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By: Les Riess, M.D.
As kids, many of us grew up knowing that bare feet should avoid rusty nails at all costs. We knew that rusty nails could cause tetanus -- often called lockjaw.
Tetanus is a dangerous nerve ailment caused when certain bacterial spores -- called Clostridium tetani -- enter the body by way of animal bites, surgical wounds, needle injection sites, burns, ulcers, and by the proverbial rusty nail.
The spores of Clostridium tetani are found most often in cultivated soil. However, the can also be found in house dust, operating rooms, contaminated heroin, animal excrement and the human colon. When the spores enter the body by way of a cut or open wound, they can germinate and produce a toxin, which then enters the blood stream.
This toxin first moves in the blood to the outermost nerves and then works its way inward toward the spine. After one to three weeks, tetanus begins to short-circuit nerve signals and block the relaxation of muscles. This causes sustained muscle contractions, namely the locking of the jaw for which the disease is nicknamed.
Children are now routinely immunized against tetanus, with the first in a series of vaccines starting at two months old and ending at 15 months of age.
The tetanus vaccine works by exposing an individual to a small amount of the tetani bacteria, causing the body to develop immunity to it. The most common side effect is slight discomfort at the injection site. Other more serious side effects are extremely rare. You should contact your doctor if you experience an side effect tat seems unusual or that is extremely bothersome.
The risks caused by the vaccine are far smaller than the risks of the disease itself. Tetanus is painful. It causes spasms and involuntary contractions of the jaw, neck and other muscles. It can cause a ďlockingĒ of the jaw so that a person is unable to open his mouth or swallow. It also causes irritability, lack of appetite and sometimes drooling. Once tetanus has spread in the body, the mortality rate is approximately 40 percent, even in modern medical facilities.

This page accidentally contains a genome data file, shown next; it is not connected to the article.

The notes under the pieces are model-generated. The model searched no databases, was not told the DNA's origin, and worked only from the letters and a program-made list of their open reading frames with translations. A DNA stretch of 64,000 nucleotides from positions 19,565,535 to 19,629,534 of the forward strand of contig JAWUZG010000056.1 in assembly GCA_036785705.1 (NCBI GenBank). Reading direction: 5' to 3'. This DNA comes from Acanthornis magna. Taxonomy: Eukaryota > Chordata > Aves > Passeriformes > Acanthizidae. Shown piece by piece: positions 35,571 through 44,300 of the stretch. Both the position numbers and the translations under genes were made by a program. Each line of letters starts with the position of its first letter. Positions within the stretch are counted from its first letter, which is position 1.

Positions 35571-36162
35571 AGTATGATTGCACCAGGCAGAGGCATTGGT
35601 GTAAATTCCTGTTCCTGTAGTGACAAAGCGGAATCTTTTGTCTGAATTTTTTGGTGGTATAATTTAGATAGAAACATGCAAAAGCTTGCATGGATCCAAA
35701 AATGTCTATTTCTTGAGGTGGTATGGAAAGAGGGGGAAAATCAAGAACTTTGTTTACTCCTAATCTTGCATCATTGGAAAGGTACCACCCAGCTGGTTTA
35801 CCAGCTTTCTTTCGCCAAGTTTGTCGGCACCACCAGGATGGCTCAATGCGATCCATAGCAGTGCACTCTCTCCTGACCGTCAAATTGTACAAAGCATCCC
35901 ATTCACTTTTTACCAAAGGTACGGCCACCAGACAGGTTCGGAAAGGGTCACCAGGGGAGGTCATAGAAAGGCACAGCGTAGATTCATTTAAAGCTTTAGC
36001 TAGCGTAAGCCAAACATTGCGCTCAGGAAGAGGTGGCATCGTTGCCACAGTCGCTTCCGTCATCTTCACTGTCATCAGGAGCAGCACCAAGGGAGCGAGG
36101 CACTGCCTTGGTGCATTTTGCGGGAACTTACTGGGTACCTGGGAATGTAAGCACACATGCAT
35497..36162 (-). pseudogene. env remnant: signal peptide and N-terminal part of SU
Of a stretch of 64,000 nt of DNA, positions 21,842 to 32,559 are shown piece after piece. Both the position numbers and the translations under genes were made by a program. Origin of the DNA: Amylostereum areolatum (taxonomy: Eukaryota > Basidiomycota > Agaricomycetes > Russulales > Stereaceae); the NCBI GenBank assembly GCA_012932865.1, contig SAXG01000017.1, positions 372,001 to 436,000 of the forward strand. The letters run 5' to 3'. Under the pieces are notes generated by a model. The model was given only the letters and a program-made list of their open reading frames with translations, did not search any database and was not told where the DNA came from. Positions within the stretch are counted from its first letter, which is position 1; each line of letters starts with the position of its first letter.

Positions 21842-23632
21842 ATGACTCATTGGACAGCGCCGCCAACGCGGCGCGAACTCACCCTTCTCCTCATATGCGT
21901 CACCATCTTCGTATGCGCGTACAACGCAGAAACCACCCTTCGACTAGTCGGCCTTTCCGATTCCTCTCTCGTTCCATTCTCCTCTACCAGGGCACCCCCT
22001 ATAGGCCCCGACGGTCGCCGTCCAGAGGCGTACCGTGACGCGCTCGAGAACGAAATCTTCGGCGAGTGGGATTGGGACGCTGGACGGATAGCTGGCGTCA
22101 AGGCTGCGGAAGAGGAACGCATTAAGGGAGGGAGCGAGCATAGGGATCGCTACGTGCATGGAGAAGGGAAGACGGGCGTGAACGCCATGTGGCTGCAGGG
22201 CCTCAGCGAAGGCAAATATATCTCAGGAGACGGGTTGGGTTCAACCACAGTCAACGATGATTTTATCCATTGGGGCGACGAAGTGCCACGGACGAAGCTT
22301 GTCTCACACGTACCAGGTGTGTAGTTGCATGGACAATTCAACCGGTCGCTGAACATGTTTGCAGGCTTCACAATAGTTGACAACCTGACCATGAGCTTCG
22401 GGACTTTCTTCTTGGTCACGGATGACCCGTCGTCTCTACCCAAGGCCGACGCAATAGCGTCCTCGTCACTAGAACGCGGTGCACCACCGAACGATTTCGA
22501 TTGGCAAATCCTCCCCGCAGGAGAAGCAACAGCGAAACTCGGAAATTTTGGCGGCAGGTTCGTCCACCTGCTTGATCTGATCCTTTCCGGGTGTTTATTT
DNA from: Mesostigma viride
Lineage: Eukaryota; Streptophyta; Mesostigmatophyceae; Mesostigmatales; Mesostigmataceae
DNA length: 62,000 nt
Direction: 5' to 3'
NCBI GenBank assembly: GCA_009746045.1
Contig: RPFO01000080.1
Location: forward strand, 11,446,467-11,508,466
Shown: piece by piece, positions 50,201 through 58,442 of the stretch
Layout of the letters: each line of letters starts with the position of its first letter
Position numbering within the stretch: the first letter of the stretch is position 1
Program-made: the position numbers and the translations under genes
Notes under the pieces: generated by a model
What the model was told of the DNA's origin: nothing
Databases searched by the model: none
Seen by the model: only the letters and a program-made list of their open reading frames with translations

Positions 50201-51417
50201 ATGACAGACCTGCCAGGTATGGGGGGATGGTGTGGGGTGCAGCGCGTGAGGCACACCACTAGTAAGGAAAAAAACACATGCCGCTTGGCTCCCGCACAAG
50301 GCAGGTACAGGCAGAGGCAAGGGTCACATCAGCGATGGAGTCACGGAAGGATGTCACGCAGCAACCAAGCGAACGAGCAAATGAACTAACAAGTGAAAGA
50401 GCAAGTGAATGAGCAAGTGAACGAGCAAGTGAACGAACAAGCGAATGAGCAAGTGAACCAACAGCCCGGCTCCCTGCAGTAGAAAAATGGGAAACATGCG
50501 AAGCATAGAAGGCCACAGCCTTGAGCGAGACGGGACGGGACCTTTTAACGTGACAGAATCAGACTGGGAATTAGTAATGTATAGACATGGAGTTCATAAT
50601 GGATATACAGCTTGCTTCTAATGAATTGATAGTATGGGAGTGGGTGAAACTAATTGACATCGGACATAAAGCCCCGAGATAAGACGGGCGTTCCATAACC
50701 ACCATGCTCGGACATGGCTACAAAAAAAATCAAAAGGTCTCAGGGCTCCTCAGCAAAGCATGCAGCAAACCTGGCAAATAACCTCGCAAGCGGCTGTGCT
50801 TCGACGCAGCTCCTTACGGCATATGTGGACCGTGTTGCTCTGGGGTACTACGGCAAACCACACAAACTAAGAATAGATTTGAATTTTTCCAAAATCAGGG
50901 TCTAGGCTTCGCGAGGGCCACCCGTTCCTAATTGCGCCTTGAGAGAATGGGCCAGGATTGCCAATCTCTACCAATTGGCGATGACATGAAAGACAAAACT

The good news is that because of vaccinations, tetanus is now very rare in the United States. Since childhood immunization laws were passed in the 1970ís only about 50 cases a year are reported in the U.S. This number would be much higher if people were not routinely vaccinated. Itís just that important.
The tetanus vaccine does not remain effective for eternity, however, and after childhood, it is recommended that immunization be repeated every ten years. How long has it been since your last tetanus booster? If it was during the Reagan administration or even before that, itís time to re-protect yourself against this serious disease.
The need for immunizations and the protection they provide doesnít end with childhood. We can and should protect ourselves throughout life from preventable diseases like tetanus. And in the meantime, stay away from rusty nails.
Dr. Riess is a board certified family practice physician at Raiter Clinic in Cloquet.